In a recent study conducted by academic contributors to a website called Econotimes, it was found that in 80% of countries, girls experience negative emotions towards mathematics. The researchers claim females at a young age have anxiety towards STEM subjects and as a result, we see less and less female engineers in the world. 

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Credit: Econotimes

The research has been conducted since 2012 and now the results have been published in a journal titled: Countries with Higher Levels of Gender Equality Show Larger National Sex Differences in Mathematics Anxiety and Relatively Lower Parental Mathematics Valuation for GirlsThe researchers put their findings into a graph (shown to the left of this article) that shows anxiety - in red - and where the most anxious students are, geographically. 

The UK, the Netherlands, Sweden, the United States and Australia showed moderate levels of mathematics anxiety in girls. These are countries that have some of the greatest universities for engineering in the world. Meaning, if girls are anxious about mathematics at a young age, the chances of them getting into STEM careers later on in life is less likely.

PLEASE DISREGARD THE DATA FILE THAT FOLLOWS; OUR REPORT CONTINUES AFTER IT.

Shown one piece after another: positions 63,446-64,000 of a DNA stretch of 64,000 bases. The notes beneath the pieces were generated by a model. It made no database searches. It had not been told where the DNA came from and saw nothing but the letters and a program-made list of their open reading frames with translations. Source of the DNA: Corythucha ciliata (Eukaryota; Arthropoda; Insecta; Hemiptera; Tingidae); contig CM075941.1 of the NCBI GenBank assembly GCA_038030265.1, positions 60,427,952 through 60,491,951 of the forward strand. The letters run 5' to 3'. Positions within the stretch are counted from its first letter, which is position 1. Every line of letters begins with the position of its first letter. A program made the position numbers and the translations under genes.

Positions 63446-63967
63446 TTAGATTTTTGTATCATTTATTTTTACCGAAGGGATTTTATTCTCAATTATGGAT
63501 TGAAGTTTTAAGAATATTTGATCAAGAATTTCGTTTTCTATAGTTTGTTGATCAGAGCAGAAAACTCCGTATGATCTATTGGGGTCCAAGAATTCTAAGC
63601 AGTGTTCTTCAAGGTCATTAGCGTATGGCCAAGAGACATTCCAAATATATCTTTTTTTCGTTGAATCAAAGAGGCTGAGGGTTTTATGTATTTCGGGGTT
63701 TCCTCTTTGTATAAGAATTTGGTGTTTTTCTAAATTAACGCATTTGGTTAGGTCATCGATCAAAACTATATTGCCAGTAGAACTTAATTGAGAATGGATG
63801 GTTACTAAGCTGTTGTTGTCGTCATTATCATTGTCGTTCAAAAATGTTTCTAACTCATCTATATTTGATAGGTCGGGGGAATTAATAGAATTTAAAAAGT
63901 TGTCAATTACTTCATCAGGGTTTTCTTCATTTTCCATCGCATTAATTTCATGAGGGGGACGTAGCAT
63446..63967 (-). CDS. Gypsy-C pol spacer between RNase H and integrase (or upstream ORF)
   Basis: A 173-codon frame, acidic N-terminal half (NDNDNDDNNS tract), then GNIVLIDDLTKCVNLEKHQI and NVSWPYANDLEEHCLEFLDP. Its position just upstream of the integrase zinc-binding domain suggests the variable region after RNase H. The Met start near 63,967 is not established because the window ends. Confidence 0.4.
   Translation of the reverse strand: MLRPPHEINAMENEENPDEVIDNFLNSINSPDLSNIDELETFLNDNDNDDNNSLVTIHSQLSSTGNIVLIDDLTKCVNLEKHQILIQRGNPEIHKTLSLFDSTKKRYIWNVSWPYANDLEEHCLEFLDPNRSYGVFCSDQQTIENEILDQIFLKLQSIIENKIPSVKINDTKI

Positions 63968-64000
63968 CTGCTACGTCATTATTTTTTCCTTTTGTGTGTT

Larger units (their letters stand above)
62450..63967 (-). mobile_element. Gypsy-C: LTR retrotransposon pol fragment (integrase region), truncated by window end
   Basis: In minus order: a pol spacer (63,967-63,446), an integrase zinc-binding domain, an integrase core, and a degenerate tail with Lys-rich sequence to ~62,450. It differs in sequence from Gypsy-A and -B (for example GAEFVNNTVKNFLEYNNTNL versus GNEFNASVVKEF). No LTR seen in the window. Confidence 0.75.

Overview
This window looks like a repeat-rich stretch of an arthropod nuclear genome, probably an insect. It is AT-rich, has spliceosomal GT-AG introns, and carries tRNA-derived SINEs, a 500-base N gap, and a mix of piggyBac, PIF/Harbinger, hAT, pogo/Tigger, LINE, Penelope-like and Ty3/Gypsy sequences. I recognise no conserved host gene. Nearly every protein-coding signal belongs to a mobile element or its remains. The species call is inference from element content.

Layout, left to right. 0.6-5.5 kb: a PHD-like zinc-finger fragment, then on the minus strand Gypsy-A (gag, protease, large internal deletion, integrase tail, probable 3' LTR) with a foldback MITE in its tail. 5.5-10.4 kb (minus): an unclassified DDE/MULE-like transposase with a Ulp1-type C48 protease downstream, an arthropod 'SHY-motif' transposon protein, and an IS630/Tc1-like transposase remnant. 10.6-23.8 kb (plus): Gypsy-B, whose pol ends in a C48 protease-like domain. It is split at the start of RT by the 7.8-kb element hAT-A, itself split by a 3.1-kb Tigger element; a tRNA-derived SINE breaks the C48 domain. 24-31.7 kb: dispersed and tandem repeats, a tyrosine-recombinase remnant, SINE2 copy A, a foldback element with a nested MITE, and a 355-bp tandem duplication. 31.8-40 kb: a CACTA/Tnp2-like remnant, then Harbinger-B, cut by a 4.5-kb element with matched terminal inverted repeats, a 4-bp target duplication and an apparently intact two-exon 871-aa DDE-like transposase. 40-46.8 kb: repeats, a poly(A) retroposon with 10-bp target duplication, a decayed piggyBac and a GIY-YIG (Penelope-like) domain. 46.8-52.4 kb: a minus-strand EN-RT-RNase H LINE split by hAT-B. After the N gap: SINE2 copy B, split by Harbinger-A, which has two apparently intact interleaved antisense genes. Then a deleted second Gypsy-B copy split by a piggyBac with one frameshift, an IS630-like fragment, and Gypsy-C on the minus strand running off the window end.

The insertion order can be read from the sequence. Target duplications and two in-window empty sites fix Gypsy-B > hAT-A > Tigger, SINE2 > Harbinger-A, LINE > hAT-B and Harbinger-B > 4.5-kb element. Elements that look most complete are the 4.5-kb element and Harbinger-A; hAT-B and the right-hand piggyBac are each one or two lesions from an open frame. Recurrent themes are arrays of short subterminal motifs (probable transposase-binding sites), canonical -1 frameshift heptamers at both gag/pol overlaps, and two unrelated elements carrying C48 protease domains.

"Most importantly and contra predictions, we showed that economically developed and more gender equal countries have a lower overall level of mathematics anxiety, and yet a larger national sex difference in mathematics anxiety relative to less developed countries," the researchers wrote in their journal. 

The study was conducted with 761,655 respondents who were all 15 years old. If curriculums are altered so that less mathematics anxiety happens, perhaps equalizing the gender gap in engineering could actually happen. 

Worryingly, female engineers are finding it difficult to join the workforce, especially in Australia. A study conducted by Engineers Australia showed that "half of female graduates in engineering do not enter the workforce." The other 50% that do enter the workforce reportedly leave the industry after 10 years. More shockingly, Engineers Australia says that less than 1% of Australian women past the age of 50 years old are currently working in the industry. 

What is being done to bridge gender gaps in engineering? 

The Mandarin writes that last year, 30% of engineers in Malaysia were women. Comparatively, the figure used to stand at 6% of engineers. 

However, it all begins in the classroom at an early age. Can mathematics anxiety be minimized so that both males and females could look forward to STEM careers after school and university? Let us know what you think in the comments section. 


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